Our animations have a knack for getting people talking.
Because we engage with new scientific concepts, illustrate political issues, and share the work of social impact organizations all over the world, our viewers often have something to say!
Just look at the range of comments on the video we made for the Centre for Gender Advocacy in Quebec (more likes and loves than angry faces for sure).
For many of our clients, getting a conversation going is one of their main goals. But how do you promote healthy conversation on your video, rather than feeding trolls?
Regardless of your content, making your videos public and open for comment means that disagreement is a strong possibility. Conflict on social media is so common, that in the last month both Facebook and Instagram have initiated design changes to promote instantaneous conversation (and hopefully prevent paragraphs of shouting over each other).
Here are some guidelines we would suggest for getting people talking about your key issues without having a mini explosion on your hands.
1) Take a stance, but acknowledge multiple sides.
If you really want to get people talking, you’re going to have to make a clear statement. Many of our clients are passionate about the environment, their communities, their customers, or their mission, so that’s not hard! If your statement is controversial, you may want to frame the video intentionally with a well-written caption and description to help mitigate squabbling. You can preemptively acknowledge the opposition in your description to cut off a lot of those initial, knee-jerk reactions:
“We know that Americans are worried about their jobs, and having a secure future for their children. However, our team doesn’t think that cutting DACA is the solution. Watch our video to learn about immigration status and the DREAM Act in America!”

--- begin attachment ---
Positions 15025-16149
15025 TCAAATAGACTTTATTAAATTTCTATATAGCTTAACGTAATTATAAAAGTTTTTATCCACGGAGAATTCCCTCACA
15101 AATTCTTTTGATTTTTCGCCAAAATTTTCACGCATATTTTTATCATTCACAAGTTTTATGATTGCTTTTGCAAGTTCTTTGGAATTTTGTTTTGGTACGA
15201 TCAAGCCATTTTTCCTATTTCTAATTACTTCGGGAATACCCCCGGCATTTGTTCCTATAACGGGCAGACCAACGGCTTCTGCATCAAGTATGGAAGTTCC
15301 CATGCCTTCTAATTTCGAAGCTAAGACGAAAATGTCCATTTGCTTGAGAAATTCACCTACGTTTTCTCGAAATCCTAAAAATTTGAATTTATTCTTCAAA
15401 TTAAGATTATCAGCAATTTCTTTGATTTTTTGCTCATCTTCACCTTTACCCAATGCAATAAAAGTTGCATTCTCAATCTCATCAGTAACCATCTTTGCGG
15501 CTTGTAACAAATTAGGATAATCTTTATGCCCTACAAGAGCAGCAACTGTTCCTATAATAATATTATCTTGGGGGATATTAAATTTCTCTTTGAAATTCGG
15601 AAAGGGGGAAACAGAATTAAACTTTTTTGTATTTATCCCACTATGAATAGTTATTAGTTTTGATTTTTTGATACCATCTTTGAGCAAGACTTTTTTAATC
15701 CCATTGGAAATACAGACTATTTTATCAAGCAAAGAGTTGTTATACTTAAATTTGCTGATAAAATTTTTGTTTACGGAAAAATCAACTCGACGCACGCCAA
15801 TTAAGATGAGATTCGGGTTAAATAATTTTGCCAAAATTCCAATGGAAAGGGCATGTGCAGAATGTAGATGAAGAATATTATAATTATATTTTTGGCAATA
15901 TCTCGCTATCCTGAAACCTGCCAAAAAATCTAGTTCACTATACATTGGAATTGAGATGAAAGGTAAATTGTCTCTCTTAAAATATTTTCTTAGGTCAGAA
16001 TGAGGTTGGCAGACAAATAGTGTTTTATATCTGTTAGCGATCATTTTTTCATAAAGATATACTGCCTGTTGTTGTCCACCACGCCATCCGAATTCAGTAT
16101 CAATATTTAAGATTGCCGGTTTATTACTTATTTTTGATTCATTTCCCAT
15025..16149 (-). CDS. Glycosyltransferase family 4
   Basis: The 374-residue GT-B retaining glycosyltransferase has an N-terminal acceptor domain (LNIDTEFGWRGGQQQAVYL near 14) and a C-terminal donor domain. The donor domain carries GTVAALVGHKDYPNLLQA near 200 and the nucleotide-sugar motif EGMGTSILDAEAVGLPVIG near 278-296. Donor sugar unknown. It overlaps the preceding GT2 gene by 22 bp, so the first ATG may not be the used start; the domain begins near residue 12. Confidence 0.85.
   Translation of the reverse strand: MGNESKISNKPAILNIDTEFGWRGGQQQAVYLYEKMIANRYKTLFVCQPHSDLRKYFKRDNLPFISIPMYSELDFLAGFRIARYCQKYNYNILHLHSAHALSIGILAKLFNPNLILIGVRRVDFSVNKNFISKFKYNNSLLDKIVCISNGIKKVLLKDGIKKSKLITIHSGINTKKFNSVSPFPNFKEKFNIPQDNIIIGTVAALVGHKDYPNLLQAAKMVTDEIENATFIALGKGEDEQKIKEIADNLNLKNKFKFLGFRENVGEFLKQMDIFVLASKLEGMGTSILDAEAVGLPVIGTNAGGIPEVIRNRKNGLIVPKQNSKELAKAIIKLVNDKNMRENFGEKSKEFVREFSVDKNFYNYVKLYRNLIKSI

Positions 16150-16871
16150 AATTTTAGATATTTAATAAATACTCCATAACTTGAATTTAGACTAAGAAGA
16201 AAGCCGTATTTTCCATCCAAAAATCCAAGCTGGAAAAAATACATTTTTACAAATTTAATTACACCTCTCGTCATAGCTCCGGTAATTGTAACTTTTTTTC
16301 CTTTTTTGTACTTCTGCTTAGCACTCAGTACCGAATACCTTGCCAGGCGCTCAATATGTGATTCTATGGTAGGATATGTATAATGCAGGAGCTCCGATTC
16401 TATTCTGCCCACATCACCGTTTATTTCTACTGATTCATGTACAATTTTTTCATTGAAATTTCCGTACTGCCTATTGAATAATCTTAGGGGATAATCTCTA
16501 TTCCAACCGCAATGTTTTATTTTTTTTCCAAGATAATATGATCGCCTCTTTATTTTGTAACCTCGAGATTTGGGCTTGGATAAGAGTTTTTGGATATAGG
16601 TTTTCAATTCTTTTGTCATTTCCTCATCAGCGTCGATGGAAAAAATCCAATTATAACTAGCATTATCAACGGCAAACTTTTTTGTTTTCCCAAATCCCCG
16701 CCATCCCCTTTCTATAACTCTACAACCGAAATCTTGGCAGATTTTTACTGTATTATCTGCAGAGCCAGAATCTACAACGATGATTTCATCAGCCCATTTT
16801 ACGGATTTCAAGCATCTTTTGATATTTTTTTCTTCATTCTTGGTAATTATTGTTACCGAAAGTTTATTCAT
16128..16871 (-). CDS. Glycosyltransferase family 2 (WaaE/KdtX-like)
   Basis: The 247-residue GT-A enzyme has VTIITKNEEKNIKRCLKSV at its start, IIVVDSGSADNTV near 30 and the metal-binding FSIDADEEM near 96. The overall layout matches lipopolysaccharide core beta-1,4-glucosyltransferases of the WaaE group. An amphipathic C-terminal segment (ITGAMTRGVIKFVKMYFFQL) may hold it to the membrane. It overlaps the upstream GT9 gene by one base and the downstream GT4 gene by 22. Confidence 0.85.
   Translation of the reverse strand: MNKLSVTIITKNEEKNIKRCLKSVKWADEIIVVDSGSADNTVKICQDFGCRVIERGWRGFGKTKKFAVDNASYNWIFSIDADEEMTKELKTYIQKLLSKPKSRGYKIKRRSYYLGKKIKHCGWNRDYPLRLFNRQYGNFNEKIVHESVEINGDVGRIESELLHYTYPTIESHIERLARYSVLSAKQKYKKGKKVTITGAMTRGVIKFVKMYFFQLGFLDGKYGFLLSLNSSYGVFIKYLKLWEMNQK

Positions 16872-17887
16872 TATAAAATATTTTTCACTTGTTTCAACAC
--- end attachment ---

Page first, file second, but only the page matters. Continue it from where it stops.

Look, you’ve already responded to potential opposing comments in a polite and respectful manner! And you didn’t even have to change the content of your video.
2) Have a code of conduct, either in theory or clearly posted.
Sometimes you’re going to have to delete comments. When comments are clearly spam, most people understand why they would be deleted. But often times organizations fall under scrutiny for “censoring” their commenters. You can avoid this scrutiny or ill-will amongst viewers by creating a list of reasons why your organization justifies deleting comments. Common items on codes of conduct include: “No swearing, no racist comments, no personal attacks” and other generals like this. Now you have both a clear and consistent guide to when you should be deleting comments, as well as a solid explanation for why the comment was deleted. You can private message a commenter, letting them know they broke your code of conduct, or you can post a comment to the thread, notifying everyone. Either way, you can backup your decision with a fair, consistent policy designed to promote healthy dialogue and weed out the trolls.
3) Respond with levity and cheerful ignorance.
Many people who comment on videos are not emotionally invested, or are just looking for a fight. Take a page from the book of dog-instagrammer-turned-meme-originator We Rate Dogs, and respond to hate-comments with an upbeat attitude, no matter how negative the comments.
Don’t let the fear of conflict prevent you from spreading your message. Hopefully these tips will help you navigate controversial video content with confidence, without sacrificing your vision or watering down your message.